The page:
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Sacha Baron Cohen Has Dropped Out Of Quentin Tarantino's 'Django Unchained'

by Edward Davis
May 9, 2012 5:18 PM
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Everyone and their mother wants to be in a Quentin Tarantino movie. Leonardo DiCaprio wanted to be in one so badly he flew to Germany to convince QT he could play a Nazi Jew hunter who spoke fluent French, German and Italian in "Inglourious Basterds." It didn't pan out, obviously, but clearly his persistence (and moxie) paid off for Tarantino's latest, the slave/vengeance epic "Django Unchained," wherein DiCaprio plays the main villain.

And speaking of this picture -- starring Jamie Foxx as a slave-turned-bounty hunter who sets out to rescue his wife from a brutal Mississippi plantation owner with the help of a  foreign mentor (Christoph Waltz)  -- it appears everyone's been dropping out like flies. Joseph Gordon Levitt had to bail on his small role in the film, Kevin Costner couldn't commit to his role either (and you could add Will Smith to the toll; QT wanted him for the lead, but Mr.Squeaky Clean had other plans). The role of Scotty Harmony, described in the script as an overweight 24 year-old whose father purchases a key female slave for him, has been particularly difficult to cast.

Tarantino originally envisioned Jonah Hill in the role, but the comedian turned serious actor had to turn it down before he was even properly offered the role because of dreaded scheduling conflicts. Instead, Tarantino decided to go with the opposite type of casting and chose Sacha Baron Cohen for the role. But thanks to some eagle-eyed readers (thank guys), evidently Cohen told Howard Stern yesterday that he had to drop out of the part which he would have been shooting now.  

"That was going to be a cameo, but I had to drop out because of ['The Dictator'] press tour," he said, underselling the role a little bit (listen at the 6:56 mark below). In general, "Django Unchained" is a weird one where actors like John Jarratt and Walton Goggins joined the cast, but were never even officially announced. Ah well, such is life. Adam Sandler could've been in "Inglourious Basterds" too, but some things are just not meant to be. No word on who has replaced Cohen in the role, but we gotta wonder at this point if they're as big as a name as he or Hill. "The Dictator" comes out May 16 and "Django Unchained" hits theaters Christmas day. [via Cinemapulse and savvy readers here]

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  • Moben | May 10, 2012 2:17 PMReply

    Leonardo DiCaprio wanted to be in one so badly he flew to Germany to convince QT he could play a Nazi Jew hunter who spoke fluent French, German and Italian in "Inglourious Basterds." From where is this thing? It sounds so funny. It's the other way around. This article will definitely land up in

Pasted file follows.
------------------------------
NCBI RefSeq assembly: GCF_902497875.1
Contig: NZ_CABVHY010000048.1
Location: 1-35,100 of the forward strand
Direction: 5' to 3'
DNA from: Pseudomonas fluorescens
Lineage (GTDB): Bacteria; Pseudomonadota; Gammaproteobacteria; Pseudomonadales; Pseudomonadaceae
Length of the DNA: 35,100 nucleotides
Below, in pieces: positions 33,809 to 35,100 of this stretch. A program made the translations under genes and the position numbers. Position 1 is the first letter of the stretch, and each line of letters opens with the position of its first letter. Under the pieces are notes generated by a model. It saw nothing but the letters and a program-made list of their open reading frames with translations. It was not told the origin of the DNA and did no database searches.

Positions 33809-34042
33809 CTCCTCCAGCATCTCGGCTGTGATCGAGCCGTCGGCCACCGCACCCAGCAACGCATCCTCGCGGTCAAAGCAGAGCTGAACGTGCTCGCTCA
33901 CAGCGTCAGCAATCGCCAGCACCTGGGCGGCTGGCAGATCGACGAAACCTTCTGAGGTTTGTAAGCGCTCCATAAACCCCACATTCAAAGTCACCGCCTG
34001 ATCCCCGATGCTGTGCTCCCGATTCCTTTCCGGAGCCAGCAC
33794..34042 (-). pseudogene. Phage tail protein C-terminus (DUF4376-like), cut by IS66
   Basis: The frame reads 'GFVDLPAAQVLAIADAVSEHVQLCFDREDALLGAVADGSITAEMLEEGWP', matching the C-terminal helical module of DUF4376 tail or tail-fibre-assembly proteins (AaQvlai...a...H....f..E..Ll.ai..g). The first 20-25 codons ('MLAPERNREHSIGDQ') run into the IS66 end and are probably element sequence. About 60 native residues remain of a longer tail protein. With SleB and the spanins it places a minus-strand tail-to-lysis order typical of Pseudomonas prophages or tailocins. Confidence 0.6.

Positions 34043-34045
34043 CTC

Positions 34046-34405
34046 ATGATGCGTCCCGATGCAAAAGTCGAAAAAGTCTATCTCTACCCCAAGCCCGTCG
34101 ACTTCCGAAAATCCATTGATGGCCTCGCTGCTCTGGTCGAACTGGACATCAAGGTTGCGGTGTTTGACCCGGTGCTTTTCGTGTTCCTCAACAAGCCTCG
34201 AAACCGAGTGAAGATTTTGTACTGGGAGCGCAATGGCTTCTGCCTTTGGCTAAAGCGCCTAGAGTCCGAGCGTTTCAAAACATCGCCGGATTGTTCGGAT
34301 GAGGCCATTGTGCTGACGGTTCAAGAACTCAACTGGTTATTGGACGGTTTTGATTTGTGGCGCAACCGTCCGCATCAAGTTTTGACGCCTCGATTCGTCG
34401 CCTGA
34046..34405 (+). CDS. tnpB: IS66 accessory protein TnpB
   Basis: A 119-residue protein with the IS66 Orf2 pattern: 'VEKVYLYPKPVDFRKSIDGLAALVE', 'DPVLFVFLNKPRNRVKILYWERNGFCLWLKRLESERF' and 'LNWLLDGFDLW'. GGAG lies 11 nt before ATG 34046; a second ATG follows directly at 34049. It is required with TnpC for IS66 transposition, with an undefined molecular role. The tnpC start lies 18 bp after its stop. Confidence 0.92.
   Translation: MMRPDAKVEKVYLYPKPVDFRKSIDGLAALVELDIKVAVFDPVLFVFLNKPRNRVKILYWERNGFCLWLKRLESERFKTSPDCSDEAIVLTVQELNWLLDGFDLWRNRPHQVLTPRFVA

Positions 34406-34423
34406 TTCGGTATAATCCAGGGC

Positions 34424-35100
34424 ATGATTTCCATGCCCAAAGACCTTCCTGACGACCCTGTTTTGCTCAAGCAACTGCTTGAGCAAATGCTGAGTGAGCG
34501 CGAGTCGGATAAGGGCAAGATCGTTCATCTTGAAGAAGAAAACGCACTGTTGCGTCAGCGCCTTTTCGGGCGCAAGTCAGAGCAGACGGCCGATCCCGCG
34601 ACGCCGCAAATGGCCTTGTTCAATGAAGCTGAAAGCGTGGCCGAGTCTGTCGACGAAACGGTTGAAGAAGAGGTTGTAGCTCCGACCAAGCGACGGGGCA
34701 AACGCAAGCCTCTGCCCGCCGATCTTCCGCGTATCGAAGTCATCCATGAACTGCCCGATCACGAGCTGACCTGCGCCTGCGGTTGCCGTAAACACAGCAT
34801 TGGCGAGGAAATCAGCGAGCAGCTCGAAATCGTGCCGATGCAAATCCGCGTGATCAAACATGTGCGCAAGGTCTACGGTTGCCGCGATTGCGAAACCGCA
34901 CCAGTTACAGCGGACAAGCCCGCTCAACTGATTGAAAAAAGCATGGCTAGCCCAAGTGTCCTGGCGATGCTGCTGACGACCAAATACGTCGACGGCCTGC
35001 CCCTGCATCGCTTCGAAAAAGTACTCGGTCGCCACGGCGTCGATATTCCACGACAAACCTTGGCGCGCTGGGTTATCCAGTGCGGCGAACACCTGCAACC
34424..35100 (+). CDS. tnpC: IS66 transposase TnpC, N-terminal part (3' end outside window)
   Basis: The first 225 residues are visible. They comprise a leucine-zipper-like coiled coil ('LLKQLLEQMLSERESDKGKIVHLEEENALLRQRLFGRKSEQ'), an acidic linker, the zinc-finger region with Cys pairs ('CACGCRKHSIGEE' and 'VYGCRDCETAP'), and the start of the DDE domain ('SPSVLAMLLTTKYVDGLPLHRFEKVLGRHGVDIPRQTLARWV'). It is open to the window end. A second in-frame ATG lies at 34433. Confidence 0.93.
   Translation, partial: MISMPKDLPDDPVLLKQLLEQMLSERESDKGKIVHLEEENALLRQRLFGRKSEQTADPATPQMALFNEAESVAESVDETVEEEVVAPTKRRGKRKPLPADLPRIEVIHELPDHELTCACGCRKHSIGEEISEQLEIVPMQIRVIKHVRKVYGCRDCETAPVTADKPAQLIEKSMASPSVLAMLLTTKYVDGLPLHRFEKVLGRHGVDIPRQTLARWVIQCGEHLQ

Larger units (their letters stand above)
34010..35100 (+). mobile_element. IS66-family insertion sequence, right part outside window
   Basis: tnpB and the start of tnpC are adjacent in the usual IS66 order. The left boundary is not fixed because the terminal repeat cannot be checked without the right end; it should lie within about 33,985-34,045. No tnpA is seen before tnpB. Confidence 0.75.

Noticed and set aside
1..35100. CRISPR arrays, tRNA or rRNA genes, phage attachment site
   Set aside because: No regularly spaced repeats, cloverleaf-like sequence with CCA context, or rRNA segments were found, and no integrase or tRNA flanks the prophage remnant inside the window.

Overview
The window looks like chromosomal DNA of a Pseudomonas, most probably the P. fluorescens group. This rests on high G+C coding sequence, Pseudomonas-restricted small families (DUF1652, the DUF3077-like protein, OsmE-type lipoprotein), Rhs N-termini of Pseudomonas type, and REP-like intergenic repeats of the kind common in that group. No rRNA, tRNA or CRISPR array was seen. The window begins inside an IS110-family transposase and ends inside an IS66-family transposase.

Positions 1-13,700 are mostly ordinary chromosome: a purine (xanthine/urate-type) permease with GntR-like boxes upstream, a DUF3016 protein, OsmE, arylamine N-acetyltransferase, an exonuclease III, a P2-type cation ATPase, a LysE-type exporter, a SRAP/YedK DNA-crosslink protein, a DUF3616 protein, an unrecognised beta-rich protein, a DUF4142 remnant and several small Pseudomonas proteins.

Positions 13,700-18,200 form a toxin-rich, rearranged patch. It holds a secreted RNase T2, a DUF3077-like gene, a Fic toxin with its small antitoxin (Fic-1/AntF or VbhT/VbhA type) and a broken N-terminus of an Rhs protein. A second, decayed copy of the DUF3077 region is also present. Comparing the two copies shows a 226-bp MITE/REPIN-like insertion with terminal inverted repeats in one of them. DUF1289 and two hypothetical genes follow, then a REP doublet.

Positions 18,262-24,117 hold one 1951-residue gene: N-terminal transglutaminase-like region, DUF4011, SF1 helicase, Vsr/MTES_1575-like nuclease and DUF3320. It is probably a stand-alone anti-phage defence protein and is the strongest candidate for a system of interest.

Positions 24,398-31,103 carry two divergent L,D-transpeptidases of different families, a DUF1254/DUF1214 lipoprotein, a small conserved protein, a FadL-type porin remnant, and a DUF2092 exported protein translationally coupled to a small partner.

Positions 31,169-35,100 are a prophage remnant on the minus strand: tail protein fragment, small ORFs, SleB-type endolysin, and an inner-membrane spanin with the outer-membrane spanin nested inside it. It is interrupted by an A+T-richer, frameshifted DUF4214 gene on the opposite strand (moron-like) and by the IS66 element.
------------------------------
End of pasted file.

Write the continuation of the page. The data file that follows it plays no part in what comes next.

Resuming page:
• Holden | May 10, 2012 8:33 AMReply

    EDWARD DAVIS, the writer here tried so hard to be humorous. Why would Leo want to be in QT 's movie so badly? It was Leo who turned down Inglourious Basterds.

  • rotch | May 9, 2012 10:02 PMReply

    seems Kurt Russell exited the film too...

  • hank | May 9, 2012 7:48 PMReply

    Yeah AMA, I believe it was Leo who turned down Inglourious Basterds, not the other way around. But I wasn't there.

  • FeelSureAboutThatIfYouLike | May 9, 2012 9:45 PM

    Believe that if you want. Sure, Leo has a total fluent command of German, French and Italian, of course he does.

  • cirkusfolk | May 9, 2012 7:18 PMReply

    Will Smith obviously didn't want to be in a QT film either even though QT specifically wrote the main character for him. What gives?

  • ArtsBeatLA | May 11, 2012 7:40 AM

    I'd far rather see Foxx than Smith in a role -- every time.

  • Huffy | May 10, 2012 11:44 AM

    Smith is about one thing and one thing only: the Benjamin. Even his "serious" roles have been squarely commercial. And to his credit he is pretty much the last fool-proof movie star out there (well, at least was before Seven Pounds). The bottom line is that Smith is never going to take a role that he feels would damage his squeaky-clean reputation, and apparently Django would do just that. Even then Smith is being a little bullheaded I think. After all almost all actors have to let their careers evolve if they don't want to risk falling by the wayside. I mean who really wants to see a 40-something Smith play the same smartass as he did when he was 25? I know I don't. Django could have been an awesome opportunity for Smith to reinvent himself and gain a ton or respect in the process. Oh well, his loss Foxx's gain.

  • cirkusfolk | May 10, 2012 11:15 AM

    Uh I thought this was common knowledge among film buffs but I suppose not. Imdb trivia page says, Will Smith, Idris Elba and Chris Tucker were considered for the role of Django. Quentin Tarantino actually wrote the role with Smith in mind, and Smith's agents and manager wanted him to accept it, but Smith ultimately decided to pass. Tarantino then offered the part to Jamie Foxx, who accepted.

  • a | May 9, 2012 7:29 PM

    "QT specifically wrote the main character for him." Who says?

  • Ama | May 9, 2012 6:17 PMReply

    "Leonardo DiCaprio wanted to be in one so badly he flew to Germany to convince QT he could play a Nazi Jew hunter who spoke fluent French, German and Italian in "Inglourious Basterds.""

    This is incorrect. Where did you get this info?

  • KC | May 9, 2012 5:54 PMReply

    I heard michael Fassbinder

  • Jon | May 9, 2012 5:39 PMReply

    Chris Pratt.

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